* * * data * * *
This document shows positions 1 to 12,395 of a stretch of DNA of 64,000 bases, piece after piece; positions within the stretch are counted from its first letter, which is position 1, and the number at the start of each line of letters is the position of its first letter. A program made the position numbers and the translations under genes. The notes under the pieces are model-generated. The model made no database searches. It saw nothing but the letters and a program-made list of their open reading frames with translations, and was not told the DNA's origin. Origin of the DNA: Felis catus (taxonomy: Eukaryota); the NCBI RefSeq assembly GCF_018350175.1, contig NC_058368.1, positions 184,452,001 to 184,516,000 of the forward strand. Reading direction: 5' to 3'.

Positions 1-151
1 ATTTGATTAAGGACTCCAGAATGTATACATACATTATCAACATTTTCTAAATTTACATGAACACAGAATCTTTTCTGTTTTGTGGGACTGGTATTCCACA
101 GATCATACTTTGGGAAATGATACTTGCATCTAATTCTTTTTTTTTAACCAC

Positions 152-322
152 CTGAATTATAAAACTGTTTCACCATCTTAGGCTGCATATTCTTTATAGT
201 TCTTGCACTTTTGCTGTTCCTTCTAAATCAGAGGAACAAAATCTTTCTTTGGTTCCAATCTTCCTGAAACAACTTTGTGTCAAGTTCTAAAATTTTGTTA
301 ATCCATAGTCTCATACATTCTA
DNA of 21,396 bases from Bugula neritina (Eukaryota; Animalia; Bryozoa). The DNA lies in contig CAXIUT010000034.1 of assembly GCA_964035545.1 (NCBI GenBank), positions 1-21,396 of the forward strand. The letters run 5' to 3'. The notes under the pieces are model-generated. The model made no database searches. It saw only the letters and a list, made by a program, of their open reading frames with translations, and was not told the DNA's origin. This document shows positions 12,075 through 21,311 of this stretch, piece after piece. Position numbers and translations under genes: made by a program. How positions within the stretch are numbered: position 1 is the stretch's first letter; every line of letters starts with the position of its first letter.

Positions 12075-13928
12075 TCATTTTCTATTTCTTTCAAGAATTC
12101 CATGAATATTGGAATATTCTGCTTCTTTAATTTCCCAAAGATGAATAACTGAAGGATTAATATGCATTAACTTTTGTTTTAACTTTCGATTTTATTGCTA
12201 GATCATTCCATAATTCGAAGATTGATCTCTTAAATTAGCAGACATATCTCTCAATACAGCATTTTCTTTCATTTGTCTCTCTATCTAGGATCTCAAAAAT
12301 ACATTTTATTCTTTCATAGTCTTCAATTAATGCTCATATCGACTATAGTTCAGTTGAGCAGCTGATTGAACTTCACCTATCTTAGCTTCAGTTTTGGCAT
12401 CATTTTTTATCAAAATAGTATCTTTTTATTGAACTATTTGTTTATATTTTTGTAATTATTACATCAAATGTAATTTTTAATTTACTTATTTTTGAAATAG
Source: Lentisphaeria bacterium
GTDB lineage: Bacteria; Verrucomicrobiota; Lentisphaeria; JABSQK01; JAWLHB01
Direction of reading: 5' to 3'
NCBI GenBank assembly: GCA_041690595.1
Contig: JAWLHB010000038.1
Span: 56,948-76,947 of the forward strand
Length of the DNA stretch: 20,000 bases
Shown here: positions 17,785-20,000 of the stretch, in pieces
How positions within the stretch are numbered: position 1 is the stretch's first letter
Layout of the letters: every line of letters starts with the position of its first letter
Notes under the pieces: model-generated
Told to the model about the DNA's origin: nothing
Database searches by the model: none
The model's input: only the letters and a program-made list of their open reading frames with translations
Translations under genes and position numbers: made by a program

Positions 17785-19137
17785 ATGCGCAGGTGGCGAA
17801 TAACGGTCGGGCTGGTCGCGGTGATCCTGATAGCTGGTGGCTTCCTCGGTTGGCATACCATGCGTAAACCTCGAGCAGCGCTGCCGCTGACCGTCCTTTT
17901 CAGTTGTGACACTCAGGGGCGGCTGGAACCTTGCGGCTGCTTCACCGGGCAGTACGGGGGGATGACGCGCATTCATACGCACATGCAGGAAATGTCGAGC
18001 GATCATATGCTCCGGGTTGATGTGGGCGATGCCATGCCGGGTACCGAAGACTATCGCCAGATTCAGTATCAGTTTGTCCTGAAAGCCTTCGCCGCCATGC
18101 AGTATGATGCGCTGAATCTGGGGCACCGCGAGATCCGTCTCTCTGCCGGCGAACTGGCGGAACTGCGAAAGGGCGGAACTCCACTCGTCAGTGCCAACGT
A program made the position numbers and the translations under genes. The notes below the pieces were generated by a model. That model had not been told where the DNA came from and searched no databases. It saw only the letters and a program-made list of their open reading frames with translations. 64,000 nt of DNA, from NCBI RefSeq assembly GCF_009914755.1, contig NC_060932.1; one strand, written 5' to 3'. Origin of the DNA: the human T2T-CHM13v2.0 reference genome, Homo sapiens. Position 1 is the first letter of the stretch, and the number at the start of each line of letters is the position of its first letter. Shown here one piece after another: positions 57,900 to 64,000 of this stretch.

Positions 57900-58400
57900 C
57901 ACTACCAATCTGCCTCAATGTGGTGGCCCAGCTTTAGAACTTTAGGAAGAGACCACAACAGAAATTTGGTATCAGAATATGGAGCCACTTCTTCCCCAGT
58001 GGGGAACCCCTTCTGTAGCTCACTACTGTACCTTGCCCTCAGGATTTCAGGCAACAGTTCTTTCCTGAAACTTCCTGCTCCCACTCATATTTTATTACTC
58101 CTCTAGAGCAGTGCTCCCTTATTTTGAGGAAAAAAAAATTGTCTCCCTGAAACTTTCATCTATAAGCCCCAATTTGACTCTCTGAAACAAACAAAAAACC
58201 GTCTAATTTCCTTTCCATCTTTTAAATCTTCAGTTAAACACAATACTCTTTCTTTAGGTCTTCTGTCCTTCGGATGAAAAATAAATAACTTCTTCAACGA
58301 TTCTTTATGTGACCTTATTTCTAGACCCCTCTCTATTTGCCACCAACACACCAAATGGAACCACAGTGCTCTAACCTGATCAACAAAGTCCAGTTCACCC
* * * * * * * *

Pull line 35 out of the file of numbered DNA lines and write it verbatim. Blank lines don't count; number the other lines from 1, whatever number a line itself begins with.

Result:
18001 GATCATATGCTCCGGGTTGATGTGGGCGATGCCATGCCGGGTACCGAAGACTATCGCCAGATTCAGTATCAGTTTGTCCTGAAAGCCTTCGCCGCCATGC